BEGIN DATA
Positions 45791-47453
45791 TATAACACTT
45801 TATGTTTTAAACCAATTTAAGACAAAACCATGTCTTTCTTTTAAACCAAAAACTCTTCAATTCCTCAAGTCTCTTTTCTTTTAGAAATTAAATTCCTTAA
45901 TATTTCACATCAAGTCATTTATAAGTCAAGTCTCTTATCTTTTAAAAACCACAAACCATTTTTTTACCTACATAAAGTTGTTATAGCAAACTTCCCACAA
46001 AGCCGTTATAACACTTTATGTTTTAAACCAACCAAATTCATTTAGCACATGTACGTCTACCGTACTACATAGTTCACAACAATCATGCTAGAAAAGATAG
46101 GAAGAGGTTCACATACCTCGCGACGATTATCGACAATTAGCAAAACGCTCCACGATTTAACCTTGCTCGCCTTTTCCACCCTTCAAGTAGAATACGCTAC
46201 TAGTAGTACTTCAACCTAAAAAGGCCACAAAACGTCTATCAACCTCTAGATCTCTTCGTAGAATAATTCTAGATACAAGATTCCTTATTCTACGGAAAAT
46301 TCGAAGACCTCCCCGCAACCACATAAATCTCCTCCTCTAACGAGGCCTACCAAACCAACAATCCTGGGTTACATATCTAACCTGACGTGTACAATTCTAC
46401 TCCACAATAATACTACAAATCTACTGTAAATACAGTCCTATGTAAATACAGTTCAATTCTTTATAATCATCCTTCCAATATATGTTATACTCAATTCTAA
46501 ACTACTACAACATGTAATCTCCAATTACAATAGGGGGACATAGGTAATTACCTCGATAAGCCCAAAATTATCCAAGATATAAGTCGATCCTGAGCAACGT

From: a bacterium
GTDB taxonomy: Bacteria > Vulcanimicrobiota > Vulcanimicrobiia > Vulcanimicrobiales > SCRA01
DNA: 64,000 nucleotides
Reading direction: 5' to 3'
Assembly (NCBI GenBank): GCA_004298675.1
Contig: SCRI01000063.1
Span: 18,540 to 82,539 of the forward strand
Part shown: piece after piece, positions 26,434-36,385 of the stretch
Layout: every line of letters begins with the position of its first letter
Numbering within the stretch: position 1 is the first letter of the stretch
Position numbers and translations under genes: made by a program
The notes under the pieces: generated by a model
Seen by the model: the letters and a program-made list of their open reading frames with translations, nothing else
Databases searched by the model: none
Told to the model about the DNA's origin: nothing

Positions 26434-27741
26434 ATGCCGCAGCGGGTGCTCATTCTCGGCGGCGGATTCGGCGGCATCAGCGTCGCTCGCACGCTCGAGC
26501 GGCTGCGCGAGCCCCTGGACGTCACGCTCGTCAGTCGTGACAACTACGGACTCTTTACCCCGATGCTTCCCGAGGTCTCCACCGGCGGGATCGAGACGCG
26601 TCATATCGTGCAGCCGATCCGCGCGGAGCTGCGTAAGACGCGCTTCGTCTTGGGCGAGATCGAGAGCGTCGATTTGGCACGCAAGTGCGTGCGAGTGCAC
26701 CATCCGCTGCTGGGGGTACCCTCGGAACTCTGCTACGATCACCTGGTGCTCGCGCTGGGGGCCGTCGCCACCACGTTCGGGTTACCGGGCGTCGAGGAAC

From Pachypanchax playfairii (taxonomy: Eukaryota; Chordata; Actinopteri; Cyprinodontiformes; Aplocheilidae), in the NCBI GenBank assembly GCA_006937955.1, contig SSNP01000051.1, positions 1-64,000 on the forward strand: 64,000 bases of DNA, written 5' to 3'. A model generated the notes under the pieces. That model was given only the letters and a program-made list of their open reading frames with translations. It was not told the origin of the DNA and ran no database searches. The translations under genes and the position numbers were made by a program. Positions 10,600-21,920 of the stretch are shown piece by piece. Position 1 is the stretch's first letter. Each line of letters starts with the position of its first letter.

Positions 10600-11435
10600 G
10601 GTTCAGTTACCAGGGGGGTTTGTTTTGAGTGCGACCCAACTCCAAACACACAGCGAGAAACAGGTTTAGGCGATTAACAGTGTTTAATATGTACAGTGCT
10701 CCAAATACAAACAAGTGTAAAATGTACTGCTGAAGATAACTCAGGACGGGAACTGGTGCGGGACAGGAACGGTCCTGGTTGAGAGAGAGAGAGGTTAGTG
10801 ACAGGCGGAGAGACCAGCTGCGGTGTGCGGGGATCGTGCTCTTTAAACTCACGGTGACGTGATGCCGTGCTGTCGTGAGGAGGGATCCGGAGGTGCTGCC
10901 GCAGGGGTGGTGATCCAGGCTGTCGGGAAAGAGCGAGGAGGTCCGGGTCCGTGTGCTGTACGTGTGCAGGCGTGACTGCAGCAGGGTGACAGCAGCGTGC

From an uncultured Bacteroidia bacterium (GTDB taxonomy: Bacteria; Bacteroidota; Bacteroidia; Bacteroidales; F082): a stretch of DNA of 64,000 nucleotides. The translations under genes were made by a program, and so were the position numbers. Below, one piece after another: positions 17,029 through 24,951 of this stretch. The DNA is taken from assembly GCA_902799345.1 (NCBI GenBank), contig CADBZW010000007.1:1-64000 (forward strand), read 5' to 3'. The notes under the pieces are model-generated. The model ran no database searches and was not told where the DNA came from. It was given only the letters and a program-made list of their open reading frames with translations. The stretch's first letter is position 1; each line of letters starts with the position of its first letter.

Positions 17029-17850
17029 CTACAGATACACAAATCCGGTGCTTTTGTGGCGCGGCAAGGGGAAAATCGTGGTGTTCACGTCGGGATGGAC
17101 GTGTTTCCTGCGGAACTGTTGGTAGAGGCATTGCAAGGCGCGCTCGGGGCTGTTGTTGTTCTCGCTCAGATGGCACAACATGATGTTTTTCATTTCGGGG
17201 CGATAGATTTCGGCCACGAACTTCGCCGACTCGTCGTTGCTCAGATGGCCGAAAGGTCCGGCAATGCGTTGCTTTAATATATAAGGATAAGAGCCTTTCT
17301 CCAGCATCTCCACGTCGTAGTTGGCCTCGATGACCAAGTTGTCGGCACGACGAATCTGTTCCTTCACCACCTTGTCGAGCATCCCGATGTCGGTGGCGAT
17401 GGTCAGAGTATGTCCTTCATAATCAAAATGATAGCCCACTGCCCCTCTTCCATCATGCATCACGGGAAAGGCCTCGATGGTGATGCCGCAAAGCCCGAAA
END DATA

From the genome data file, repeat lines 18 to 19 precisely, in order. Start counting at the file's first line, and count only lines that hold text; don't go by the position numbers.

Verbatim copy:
Part shown: piece after piece, positions 26,434-36,385 of the stretch
Layout: every line of letters begins with the position of its first letter